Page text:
- So, like I said, I think a lot of our core workflow templates, and some of the data model behind it itself was utilized and kind of leveraged for configuration at that point in time. So I would say a good 20 to 30% is something that we went right out of the box and were able to kind of leverage. But then as a entity such as HCA, as Meredith had shown, just our footprint, there was a lot of nuances that we had to kind of bring in, just from a enterprise architecture perspective as well as then really kind of building out these programs that we needed. I would like to say that this was more than just a collaboration. I think it's a partnership with Pega. And being one of the first in the healthcare provider side. I take it as a great compliment for us to be able to kind of work together and build out this space.
- [Audience Member 3] And what I see, and I'll wrap it up, I'll leave it for everybody else. But what I see that's gonna happen with your organization is you're going down the trajectory of this care navigation, you're gonna shift the mindset of medicine from reactive to proactive. And the reason I see that is because this engagement with patients is crucial and the engagement that you're able to elucidate to drive improvements in health literacy so that they can understand the medications, they can understand their medical comorbidities. I understand that you're not gonna provide diagnosis, you're not gonna provide clinical advice per se, but that wealth and that knowledge is key for them to start gaining some empowerment over their health. So I'm so excited again, at what you guys are doing. So thank you.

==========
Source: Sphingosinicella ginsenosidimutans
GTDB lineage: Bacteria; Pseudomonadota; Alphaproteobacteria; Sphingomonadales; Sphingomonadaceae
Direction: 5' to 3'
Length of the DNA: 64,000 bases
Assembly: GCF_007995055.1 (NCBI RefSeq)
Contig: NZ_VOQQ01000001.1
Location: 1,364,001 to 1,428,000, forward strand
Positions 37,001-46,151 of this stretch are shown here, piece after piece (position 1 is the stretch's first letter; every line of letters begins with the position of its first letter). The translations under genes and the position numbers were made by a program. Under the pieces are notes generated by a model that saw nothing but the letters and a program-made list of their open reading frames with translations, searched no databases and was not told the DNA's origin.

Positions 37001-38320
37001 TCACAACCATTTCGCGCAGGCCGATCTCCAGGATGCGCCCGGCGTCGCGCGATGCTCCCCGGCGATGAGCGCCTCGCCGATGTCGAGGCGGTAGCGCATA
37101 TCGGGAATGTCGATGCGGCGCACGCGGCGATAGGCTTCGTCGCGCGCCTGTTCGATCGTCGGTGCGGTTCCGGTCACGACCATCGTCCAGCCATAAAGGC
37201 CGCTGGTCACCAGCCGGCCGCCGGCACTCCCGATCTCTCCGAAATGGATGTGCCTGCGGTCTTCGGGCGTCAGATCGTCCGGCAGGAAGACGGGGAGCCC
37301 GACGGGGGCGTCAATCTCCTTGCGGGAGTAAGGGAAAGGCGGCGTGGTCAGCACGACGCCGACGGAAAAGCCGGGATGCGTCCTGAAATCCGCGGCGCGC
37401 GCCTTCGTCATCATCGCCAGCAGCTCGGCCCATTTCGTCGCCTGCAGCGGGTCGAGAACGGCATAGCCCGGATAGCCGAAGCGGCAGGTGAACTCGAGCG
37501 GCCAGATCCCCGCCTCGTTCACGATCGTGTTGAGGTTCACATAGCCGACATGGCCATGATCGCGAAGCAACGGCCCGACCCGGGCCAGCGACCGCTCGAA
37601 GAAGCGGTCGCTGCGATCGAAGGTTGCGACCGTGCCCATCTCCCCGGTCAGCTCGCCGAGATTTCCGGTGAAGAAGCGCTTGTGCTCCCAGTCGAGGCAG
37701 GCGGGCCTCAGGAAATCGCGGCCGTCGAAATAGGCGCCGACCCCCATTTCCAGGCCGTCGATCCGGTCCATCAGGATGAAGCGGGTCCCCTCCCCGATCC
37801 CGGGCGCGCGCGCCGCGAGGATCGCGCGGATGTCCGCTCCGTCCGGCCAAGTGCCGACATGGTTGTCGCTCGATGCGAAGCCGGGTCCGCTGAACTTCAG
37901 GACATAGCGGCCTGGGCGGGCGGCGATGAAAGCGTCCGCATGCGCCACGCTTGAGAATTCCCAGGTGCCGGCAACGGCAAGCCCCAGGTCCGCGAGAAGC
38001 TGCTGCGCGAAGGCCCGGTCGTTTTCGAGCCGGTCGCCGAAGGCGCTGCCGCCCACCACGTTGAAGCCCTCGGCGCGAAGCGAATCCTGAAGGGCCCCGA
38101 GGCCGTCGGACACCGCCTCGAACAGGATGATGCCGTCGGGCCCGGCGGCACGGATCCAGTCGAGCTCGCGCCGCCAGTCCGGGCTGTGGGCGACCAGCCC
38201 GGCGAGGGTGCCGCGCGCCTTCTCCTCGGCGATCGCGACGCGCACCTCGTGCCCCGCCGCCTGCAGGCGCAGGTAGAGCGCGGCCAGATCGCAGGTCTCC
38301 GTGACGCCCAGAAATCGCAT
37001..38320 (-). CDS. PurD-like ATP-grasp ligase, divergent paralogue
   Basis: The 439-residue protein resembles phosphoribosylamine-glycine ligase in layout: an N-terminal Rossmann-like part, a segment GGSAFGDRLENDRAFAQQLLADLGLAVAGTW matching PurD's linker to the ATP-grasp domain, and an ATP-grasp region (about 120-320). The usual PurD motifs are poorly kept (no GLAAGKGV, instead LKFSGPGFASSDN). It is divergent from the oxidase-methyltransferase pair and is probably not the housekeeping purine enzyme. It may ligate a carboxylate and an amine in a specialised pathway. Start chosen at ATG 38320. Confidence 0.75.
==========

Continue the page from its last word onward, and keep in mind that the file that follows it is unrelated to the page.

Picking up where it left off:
- Thank you.
- Thank you for the opportunity.
- Any other questions? So we will be here for a few minutes afterwards. And seriously, Sonya mentioned it and Steph, if anybody has any other questions or you want us to set up a WebEx call or anything, we're happy to talk about our journey, what we're doing and stuff. So our email addresses are up there. Thank you guys so much for attending.
- Thank you.